framers knew that the future would bring about such cases and
established a Constitution they hoped would be strong, yet flexible.) The Constitution provides for the proctection of minority positions and minority rights, such as the right of blacks to vote when whites acted aggressively to deny blacks that right.
Make no mistake: in 1963, according to a Newsweek poll, 74% of Americans thought racial integration was moving too fast. Yes, Civil Rights legislation helped achieve a movement toward racial equality, but numerous court cases also eventuated in establishing civil rights for African-Americans.
We are often told today, when it comes to gay marriage, that the majority of Americans are against it. That may be. But, as yesterday was Loving Day, let us look at Loving v. Virginia.
It's only been 39 years since the U.S. Supreme Court overturned the laws of Virginia and 15 other states against interracial marriage. In Loving v. Virginia, the married couple--a black woman and a white man--were wed in Washington, D.C. and moved back to Virginia afterwards. There, they were indicted with violating the law against miscegenation and sentenced to a year in jail. However, the judge suspended that sentence for 25 years on the condition that they not appear together in the state of Virginia during that time. In issuing his ruling, the judge said:
Almighty God created the races white, black, yellow, malay
and red, and he placed them on separate continents. And but for the interference
with his arrangement there would be no cause for such marriages. The fact
that he separated the races shows that he did not intend for the races
At that time, seventy-two percent of the American people were opposed to interracial marriage. Seventy-two percent. Yet "activist" judges on the Supreme Court interpreted the law to mean that no state had the right to deny marriage to interracial couples. (It was not until 1991 that more Americans approved of interracial marriage than opposed it. 1991!) Too bad if the majority was uncomfortable with interracial marriage. The Court ruled that, even though a minority of Americans wished to marry interracially, thereby offending the sensibilities of most other Americans, still their right to marry was indisputable.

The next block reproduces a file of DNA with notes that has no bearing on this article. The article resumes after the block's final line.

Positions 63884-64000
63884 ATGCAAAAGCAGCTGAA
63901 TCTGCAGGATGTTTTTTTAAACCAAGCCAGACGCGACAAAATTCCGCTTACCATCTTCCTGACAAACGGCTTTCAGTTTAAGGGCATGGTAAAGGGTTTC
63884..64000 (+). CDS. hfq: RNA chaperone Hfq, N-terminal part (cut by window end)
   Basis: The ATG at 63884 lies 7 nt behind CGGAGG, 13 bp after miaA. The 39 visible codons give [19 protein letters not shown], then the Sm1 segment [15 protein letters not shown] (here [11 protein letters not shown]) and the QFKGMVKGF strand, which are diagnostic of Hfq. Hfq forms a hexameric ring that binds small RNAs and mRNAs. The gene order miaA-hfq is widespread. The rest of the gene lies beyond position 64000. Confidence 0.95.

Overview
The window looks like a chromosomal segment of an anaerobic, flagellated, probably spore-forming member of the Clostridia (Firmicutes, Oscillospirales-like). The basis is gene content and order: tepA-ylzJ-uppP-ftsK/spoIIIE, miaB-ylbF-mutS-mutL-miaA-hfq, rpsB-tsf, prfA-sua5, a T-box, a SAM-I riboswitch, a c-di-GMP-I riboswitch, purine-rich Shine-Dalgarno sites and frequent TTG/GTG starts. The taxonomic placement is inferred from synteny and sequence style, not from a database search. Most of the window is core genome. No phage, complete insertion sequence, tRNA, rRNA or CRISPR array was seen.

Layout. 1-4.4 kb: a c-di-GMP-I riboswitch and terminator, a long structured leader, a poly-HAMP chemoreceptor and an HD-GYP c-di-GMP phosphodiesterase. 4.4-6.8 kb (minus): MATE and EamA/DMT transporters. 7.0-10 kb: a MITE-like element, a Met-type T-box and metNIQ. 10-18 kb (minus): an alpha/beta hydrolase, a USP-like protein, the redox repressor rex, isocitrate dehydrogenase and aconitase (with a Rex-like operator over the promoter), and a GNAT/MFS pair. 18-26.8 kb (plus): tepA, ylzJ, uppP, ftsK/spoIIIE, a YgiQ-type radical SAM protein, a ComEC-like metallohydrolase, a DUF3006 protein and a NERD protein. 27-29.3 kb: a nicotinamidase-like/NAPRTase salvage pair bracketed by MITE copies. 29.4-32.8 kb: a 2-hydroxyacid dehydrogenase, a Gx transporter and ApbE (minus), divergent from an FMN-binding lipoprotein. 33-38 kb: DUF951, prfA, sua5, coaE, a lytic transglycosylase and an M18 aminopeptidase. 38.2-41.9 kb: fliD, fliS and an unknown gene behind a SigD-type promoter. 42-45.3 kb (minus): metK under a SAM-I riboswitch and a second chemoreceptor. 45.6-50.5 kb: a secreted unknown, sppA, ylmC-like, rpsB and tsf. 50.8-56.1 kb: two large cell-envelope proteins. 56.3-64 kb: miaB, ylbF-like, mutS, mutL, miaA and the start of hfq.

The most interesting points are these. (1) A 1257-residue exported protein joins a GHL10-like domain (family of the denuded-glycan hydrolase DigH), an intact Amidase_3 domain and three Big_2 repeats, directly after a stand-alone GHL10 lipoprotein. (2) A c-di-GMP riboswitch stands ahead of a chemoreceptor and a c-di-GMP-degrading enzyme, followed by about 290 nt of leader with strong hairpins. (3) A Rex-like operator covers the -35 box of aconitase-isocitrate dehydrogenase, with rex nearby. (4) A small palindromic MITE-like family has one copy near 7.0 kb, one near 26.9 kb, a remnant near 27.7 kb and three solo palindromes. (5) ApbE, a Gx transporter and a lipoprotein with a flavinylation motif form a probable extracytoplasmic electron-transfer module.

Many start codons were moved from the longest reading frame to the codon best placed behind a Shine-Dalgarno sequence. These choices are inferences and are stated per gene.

Now we are told that the rights of the minority--gay couples--don't matter. It is even held that this minority is trying to impose their will upon the majority, that the demand for equal rights under the law tyrannises the majority. By this twisted logic, the spat-upon, beaten and jailed black students who attempted to integrate lunch counters in the '60s South were, in fact, bullies trying to force their "agenda" upon a victimized white majority.
Today people argue that "common sense" tells us that only a man and a woman should be allowed to marry, or that the Bible demands it--the same "reasoning" used to decry interracial marriage. We are told that homosexual marriages will destroy the institution of marriage, or defile it in some way.
But what happened when interracial marriage was declared legal in all states? Did civilization cease to exist? Was marriage irreparably harmed?
That decision has, in the ensuing years, changed the way the nation
looks -- the percentage of interracial marriages has increased fivefold
from 1970 to 2000, according the U.S. Census, from 1 percent of all
marriages to more than 5 percent. The number of children living in
interracial families has quadrupled in that time period, going from
900,000 to more than 3 million, and the Census Bureau predicts that
such interracial unions will continue to increase.
There is, perhaps, a fear that gay people will marry and raise kids as these interracial couples have done and are doing. Well, what's wrong with that? The only answer to that question, honestly, is an answer born of bigotry and intolerance.